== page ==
The 2014 Consumer Electronics Show

January 19, 2014 | Curt Blakeney

The 2014 Consumer Electronics Show (CES) just finished last week, and for thousands of companies, it provided a great opportunity to springboard new products into a waiting marketplace. Many companies — including some of the biggest in the world like Microsoft, Sony and Samsung — used the CES to announce new product launches. Smaller companies, including many Kickstarter-funded companies, also used it to showcase their new gadgets to the thousands of journalists who descended on the Las Vegas Convention Center for the annual electronics extravaganza.

While large trade shows like CES can provide a great opportunity to potentially get your product in front of millions, it has to be done in manner that is media-friendly. Here are five tips to maximize your PR efforts at any tradeshow:

1. Prepare a press kit — You don’t have to spend thousands of dollars on an elaborate press kit. Even a folder with a product sales sheet and a CD should suffice. Many times, journalists are on tight deadlines at CES. Make their lives easier with a press kit. At the minimum, include a one-sheet with product information (what it is, where to buy it, and cost) and a CD or flash drive with high-res images (as a rule of thumb, a JPG 1 MB or larger is considered high res).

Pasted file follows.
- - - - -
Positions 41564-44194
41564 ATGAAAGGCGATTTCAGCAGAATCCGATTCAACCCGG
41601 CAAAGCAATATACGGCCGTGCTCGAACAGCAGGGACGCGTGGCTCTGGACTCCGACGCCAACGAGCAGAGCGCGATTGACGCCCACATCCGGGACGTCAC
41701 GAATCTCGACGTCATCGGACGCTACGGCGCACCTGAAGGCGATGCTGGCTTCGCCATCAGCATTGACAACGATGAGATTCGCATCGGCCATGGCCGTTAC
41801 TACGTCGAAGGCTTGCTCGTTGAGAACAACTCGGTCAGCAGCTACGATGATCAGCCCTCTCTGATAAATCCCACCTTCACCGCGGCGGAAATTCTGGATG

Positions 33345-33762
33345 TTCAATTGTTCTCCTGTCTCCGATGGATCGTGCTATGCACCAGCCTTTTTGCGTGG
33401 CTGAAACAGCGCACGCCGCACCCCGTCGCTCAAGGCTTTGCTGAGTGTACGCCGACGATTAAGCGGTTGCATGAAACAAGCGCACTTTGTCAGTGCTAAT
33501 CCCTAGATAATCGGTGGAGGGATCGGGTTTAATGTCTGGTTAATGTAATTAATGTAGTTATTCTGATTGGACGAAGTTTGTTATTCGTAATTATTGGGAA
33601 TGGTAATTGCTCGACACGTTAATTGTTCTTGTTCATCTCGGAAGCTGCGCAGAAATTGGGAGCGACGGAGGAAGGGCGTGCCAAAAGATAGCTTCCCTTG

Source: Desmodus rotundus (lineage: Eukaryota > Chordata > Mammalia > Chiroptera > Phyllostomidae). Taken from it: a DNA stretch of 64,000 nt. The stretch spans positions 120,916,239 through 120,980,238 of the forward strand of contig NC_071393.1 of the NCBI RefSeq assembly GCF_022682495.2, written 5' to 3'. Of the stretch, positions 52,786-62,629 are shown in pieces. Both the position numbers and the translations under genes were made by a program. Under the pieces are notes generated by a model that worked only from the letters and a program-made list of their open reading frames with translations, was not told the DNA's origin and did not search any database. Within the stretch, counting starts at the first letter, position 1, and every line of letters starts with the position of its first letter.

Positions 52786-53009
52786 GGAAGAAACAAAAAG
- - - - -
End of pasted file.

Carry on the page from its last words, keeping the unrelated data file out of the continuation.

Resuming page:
2. When appropriate, have media samples available — Journalists have to visit hundreds of booths each day. While it would be great to give each one a personal demonstration, sometimes it’s not possible. At the very least, have a media sample available that they can take back to their hotel … or even home with them. It’s better that they write about your product later … than never. And if you should run out of samples, ask journalists for their business cards, so you can mail them a sample when you get back to the office. The courtesy will go a long way in making a favorable impression.

3. Don’t Let the Crowd Get to You — As the saying goes, you only have one chance to make a first impression. Be courteous and respectful to everyone who visits your booth. At times, the CES can be overwhelming and hectic. Don’t let it get to you.

4. Don’t be understaffed —Bring ample staffing for your booth. If you’re understaffed, you’ll quickly become overwhelmed and cranky (see number 3 above). Bring extra employees for the event — so you’re prepared for visits by buyers, wholesalers and journalists. If you don’t have the resources to fly your entire staff to Las Vegas, hire part-time help in Las Vegas for the basic stuff.

5. Treat all media with respect, big and small — Of course, you want to get a write-up in the New York Times. So if you should get a visit from the Times tech writer, be prepared. But keep in mind, many “smaller” freelance journalists also post reports for tech and news websites like Yahoo News and Examiner. Be mindful of this — the last thing you want is a scathing online review that is viewed by millions. If you can’t help them immediately, at least acknowledge their presence with a greeting, and tell them you’ll get to them as quickly as possible. Have a staff member offer them a bottle of water or a press kit while they’re waiting.